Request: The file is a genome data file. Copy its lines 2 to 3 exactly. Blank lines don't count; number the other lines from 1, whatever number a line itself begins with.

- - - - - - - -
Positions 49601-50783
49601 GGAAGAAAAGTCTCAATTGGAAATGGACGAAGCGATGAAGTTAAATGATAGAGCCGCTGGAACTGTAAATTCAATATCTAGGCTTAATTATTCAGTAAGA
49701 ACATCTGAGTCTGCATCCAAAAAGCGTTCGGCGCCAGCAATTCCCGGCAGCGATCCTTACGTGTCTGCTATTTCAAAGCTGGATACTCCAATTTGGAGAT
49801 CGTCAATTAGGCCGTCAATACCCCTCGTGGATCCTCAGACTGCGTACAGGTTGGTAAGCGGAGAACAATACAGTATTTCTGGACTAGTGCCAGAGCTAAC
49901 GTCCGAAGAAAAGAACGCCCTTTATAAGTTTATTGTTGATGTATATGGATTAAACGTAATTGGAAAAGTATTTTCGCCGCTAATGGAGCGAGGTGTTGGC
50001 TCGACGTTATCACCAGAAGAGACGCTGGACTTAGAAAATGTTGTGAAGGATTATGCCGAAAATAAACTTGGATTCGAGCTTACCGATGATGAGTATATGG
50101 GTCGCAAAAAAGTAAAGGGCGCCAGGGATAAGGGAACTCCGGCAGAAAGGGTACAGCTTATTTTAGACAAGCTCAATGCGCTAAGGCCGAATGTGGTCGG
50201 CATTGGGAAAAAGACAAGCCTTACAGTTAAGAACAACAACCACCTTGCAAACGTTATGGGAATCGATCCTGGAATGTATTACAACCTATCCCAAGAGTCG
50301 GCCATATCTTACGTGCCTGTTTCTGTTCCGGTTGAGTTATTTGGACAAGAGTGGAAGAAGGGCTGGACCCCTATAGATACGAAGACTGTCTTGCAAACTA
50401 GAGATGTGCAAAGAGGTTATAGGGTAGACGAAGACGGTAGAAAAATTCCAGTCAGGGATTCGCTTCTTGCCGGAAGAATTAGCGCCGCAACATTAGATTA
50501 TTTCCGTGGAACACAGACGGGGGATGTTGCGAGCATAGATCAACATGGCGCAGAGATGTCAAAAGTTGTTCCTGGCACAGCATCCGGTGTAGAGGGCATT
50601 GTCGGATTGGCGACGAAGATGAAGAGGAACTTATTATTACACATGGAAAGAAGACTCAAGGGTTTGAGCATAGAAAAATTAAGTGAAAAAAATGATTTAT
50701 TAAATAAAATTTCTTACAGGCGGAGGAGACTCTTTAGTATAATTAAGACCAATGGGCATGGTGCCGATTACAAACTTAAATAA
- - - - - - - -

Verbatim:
49601 GGAAGAAAAGTCTCAATTGGAAATGGACGAAGCGATGAAGTTAAATGATAGAGCCGCTGGAACTGTAAATTCAATATCTAGGCTTAATTATTCAGTAAGA
49701 ACATCTGAGTCTGCATCCAAAAAGCGTTCGGCGCCAGCAATTCCCGGCAGCGATCCTTACGTGTCTGCTATTTCAAAGCTGGATACTCCAATTTGGAGAT